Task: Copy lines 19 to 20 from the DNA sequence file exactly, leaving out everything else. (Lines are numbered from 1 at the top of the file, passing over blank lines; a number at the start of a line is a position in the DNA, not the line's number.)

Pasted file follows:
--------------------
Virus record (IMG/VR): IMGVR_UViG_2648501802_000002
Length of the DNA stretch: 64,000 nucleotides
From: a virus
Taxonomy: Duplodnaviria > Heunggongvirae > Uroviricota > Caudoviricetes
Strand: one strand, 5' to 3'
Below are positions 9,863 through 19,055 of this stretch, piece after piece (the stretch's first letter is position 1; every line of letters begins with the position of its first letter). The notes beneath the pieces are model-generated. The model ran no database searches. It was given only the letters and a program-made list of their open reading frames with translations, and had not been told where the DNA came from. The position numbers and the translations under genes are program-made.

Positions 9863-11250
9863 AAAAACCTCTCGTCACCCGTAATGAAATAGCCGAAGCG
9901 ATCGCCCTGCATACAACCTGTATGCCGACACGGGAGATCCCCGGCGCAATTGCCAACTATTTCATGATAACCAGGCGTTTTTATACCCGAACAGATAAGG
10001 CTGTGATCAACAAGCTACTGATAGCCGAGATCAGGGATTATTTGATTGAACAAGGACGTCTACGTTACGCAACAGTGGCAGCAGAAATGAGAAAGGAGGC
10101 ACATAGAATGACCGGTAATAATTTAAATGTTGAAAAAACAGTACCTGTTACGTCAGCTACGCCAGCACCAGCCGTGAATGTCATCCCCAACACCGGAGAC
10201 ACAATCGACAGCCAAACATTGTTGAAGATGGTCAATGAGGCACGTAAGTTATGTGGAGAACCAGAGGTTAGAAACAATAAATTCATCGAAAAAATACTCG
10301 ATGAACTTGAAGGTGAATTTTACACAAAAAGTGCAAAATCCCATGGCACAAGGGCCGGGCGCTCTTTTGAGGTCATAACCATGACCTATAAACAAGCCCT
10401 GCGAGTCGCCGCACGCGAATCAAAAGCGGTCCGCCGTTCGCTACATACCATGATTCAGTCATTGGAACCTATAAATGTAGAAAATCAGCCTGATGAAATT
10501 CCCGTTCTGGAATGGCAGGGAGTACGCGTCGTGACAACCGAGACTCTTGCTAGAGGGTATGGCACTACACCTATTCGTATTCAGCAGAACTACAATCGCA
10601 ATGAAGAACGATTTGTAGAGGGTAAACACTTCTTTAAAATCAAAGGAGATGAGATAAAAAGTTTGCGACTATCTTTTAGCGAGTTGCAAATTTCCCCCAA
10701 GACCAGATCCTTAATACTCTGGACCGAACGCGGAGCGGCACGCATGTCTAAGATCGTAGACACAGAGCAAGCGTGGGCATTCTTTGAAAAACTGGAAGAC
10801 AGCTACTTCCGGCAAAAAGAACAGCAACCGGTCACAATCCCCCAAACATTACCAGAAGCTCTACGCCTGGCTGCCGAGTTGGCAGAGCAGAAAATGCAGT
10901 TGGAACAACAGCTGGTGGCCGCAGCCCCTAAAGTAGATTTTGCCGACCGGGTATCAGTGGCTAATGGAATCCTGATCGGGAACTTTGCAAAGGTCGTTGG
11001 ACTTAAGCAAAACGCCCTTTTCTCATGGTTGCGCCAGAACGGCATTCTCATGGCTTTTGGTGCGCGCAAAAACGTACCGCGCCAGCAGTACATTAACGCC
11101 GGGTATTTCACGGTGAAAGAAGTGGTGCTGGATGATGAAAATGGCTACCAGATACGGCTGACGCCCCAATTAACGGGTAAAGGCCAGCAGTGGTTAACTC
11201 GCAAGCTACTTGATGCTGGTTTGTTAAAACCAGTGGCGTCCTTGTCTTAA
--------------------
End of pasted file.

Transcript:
10901 TGGAACAACAGCTGGTGGCCGCAGCCCCTAAAGTAGATTTTGCCGACCGGGTATCAGTGGCTAATGGAATCCTGATCGGGAACTTTGCAAAGGTCGTTGG
11001 ACTTAAGCAAAACGCCCTTTTCTCATGGTTGCGCCAGAACGGCATTCTCATGGCTTTTGGTGCGCGCAAAAACGTACCGCGCCAGCAGTACATTAACGCC